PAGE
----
What’s one trend that really excites you?
I am happy to see that many hospitals are getting on board for improving the patient experience. After receiving mediocre hospital care scores from patients who felt underwhelmed during their hospital stay and confused about after care when they left, hospitals now understand the importance of a positive experience in the hospital and its effect on readmission rates and treatments. This makes hospitals more receptive to BFFLBags and better for patients.
What was the worst job you ever had and what did you learn from it?
I worked as a waitress for a few weeks while in high school. This made it hard for me to eat at restaurants after that– not exactly a sterile environment– I love working in hospitals.
If you were to start again, what would you do differently?
Not take any meetings unless I know the agenda– many, many wasted hours where people have no idea what the other person wants.
As an entrepreneur, what is the one thing you do over and over and recommend everyone else do?
Take your initial budget and triple it. Make sure you have enough money to stay in business.
What is one failure you had as an entrepreneur, and how did you overcome it?
I thought I would go into a joint venture very early on with a lovely person who did not have the same work ethic as I. I hired lawyers to draw up papers and then had a really miserable feeling that I was making a mistake. I wasted a lot of money before starting my business. For some people, working full time on a project means 4 hours a day, others it means 20. I am a 20-hour person.
What is one business idea that you’re willing to give away to our readers?
Distribution is everything. Finding the right ways to distribute your product or service can make or break your business. For us, going direct to consumers, selling to hospital buyers and soon, selling through a leading floral delivery corporation seems to be the best formula.
If you could change one thing in the world, what would it be and how would you go about it?
So many patients are afraid to speak up when they are in the hospital because they don’t want to be perceived as pushy or needy. There is so much we can do to make them happier by bringing them dignity and comfort without asking them to push the call button.
Tell us a secret.
Women can have it all – especially when they have a supportive husband like I do.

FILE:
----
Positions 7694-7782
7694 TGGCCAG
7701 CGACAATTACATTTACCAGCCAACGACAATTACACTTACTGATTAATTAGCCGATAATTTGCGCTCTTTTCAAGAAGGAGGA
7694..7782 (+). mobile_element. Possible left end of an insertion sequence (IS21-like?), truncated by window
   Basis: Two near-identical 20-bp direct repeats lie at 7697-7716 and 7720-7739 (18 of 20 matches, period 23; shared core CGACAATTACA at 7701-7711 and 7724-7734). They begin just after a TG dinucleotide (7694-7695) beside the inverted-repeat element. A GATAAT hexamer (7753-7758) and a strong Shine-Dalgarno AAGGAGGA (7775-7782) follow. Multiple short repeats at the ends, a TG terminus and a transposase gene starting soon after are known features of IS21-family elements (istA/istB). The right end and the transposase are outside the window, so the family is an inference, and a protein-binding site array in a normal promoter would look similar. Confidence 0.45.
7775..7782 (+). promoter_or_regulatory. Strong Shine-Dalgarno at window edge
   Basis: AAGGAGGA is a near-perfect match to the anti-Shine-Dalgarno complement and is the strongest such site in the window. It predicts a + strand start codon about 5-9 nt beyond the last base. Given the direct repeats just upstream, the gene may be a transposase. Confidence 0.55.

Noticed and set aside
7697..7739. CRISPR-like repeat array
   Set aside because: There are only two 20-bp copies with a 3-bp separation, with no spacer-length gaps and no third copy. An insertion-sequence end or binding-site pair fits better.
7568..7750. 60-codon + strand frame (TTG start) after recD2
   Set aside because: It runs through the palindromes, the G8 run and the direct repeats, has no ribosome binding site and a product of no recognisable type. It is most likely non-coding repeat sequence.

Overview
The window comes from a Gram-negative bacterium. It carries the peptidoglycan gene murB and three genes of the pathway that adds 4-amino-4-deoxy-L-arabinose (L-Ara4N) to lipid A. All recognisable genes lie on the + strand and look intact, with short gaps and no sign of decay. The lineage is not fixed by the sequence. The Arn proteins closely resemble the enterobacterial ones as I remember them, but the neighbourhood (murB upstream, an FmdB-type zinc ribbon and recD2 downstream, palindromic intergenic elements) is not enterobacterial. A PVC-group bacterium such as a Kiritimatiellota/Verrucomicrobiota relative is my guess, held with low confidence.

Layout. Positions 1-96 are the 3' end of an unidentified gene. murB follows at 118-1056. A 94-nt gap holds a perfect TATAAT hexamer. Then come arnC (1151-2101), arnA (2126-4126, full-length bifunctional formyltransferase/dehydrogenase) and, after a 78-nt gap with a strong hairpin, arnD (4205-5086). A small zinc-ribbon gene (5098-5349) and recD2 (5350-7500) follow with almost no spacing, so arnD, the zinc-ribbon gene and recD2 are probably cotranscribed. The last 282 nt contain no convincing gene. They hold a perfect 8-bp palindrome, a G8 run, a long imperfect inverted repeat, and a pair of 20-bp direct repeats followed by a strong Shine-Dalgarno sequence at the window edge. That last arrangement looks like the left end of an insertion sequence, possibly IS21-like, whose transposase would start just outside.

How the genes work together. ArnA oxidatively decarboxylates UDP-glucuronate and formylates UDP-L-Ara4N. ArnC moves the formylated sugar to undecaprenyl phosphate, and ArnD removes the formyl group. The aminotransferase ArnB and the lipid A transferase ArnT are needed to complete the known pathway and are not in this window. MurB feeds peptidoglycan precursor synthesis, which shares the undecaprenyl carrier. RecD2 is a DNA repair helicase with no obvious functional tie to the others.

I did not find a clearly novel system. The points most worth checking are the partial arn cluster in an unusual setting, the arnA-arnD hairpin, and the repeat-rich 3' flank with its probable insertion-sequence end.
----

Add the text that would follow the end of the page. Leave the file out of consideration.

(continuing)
What are your three favorite online tools or resources and what do you love about them?
What is the one book that you recommend our community should read and why?
The Emperor of All Maladies by Siddhartha Mukherjee– it helps to understand the history of cancer and the direction therapy is moving
Three people we should follow on Twitter and why?
When was the last time you laughed out loud? What caused it?
My husband and I saw the movie, Queen of Versailles last Friday night. I laughed so hard, I nearly peed in my pants. Love the spirit of Jackie Seagal. She’s a survivor, but really, really absurd.
Who is your hero?
My father – an incredible doctor, father and role model of integrity, service and devotion to family, friends, and patients. Nancy Tarbell and Jay Loeffler -a power couple in the field of cancer treatment, mentoring, and just good honest, fun people. Nancy Tarbell shows women how to be a mother, wife, Dean of Harvard Medical School and cure children of cancer. Is that the perfect Trifeca, or what?
What was the best advice given to you as a doctor?
When the day gets pressured and crazy and you need to get through rounds as fast as possible, go into a patient’s room and sit down on the edge of the bed during rounds, touch the patient and make them feel human. Never stand, never and look antsy– make the patient feel like they are the only thing on your mind– you’ll make them happy and relieve their anxiety.
What are three things you need every day?
Sleep, hugs from my children and a text or call from my husband and mother.